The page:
Beliefnet
When Johanna Suehnholz died last week at age 105, her relatives planned to read touching tributes at her funeral Mass.

But they didn't know that the Newark archbishop had banned those eulogies in his churches. So the grieving family ended up sitting silent -- and upset -- in the pews.

"She was a vibrant woman who walked to Mass up to the age of 97," said her granddaughter, Mary Jo Dervos of Glen Rock. "She had been attending her church in Wood-Ridge for over 70 years."

In a decree sent to priests last week, Archbishop John J. Myers warned of "growing abuse associated with eulogies at funerals." He said the tributes to the deceased by families and friends should be read before or after the Mass, preferably in a side chapel, or at graveside, and should be delivered by one person.

A spokesman for Myers, as well as some priests, said Tuesday that eulogies are getting out of hand, with several people sometimes wanting to speak. The tributes, they said, can create a distraction from the true purpose of the Mass -- preaching the Gospel and taking the sacrament of the bread and wine.

"We have been getting more and more requests for eulogies," said Jim Goodness, a spokesman for the archdiocese, which covers Catholic churches in Bergen, Hudson, Essex, and Union counties. "And this is not something that has been traditionally a part of Catholic funeral rites."

Under the decree -- passed on to many parishioners Sunday -- the priest celebrating the funeral Mass can still talk about the deceased in his homily. But Myers has also stipulated that the homily "should be more than a mere eulogy," and should focus on the message of Jesus.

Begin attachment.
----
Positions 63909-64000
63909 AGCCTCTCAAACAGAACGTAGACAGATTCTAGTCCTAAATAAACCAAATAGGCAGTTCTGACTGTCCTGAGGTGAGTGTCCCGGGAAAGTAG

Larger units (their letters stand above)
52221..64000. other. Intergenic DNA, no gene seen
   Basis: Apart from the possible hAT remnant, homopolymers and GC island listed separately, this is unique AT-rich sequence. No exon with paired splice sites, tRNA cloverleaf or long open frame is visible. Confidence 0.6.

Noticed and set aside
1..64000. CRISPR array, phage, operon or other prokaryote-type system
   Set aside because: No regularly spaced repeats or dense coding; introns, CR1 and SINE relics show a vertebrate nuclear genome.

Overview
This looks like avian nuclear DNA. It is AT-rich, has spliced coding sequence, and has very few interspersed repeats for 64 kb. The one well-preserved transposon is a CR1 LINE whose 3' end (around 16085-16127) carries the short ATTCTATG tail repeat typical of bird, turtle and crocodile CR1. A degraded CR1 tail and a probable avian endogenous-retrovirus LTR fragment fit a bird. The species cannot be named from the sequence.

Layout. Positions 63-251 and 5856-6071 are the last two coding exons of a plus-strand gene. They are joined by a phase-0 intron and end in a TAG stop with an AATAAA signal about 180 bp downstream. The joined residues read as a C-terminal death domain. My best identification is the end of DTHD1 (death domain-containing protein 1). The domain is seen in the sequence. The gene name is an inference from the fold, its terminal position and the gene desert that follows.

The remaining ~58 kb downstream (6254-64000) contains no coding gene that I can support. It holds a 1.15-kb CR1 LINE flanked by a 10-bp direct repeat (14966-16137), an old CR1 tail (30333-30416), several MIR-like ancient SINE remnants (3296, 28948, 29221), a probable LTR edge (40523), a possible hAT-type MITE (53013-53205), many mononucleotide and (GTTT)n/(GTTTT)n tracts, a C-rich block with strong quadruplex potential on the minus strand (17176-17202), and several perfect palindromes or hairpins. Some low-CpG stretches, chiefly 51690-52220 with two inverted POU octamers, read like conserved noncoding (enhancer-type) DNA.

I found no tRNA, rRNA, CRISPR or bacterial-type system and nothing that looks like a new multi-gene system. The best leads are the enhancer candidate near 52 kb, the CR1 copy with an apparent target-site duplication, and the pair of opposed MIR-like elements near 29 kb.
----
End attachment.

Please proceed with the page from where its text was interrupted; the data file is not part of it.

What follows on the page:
The arrangement has left Suehnholz's family feeling empty and angry. They said the priest suggested they read their eulogies at the wake - a suggestion they dismissed because people would be coming and going.

"We felt it really wasn't asking a lot for family members to speak," Dervos said. "My grandmother was so devoted to the church. She was in the rosary society for 50 years. We believed the Mass was the most appropriate place."

When first told of the new policy, Dervos said, her relatives promised the priest they would limit the eulogy to five minutes.

But the answer was still no, she said.

A priest did speak briefly about Suehnholz during the Mass, said Monday at Assumption of Our Blessed Lady in Wood-Ridge.

But Dervos said family members could have added a more personal touch had they been allowed to speak.

In the end, they read their tributes at a luncheon after the funeral.

Meanwhile, a few priests in the Archdiocese of Newark said they can't imagine enforcing the new policy. "How can you tell someone who has just lost a loved one that they can't speak?" said one priest, who requested anonymity.

One pastor in Ridgefield said he was more hopeful. "This may enable a more extended representation of the deceased, when the eulogy takes place somewhere rather than at Mass," said the Rev. Donald Sheehan of St. Matthew's Church.

In the Morris County community of Mendham, the Rev. Kenneth Lasch said he has worked out a new compromise on eulogies. He meets with the family, speaks of the deceased in his homily, and has one relative open the Mass with a three- to five-minute reflection.

This allows everyone to "listen to the word of God," said Lasch, who works in the Diocese of Paterson, which doesn't prohibit eulogies. "And it works. It really sets a nice tone."

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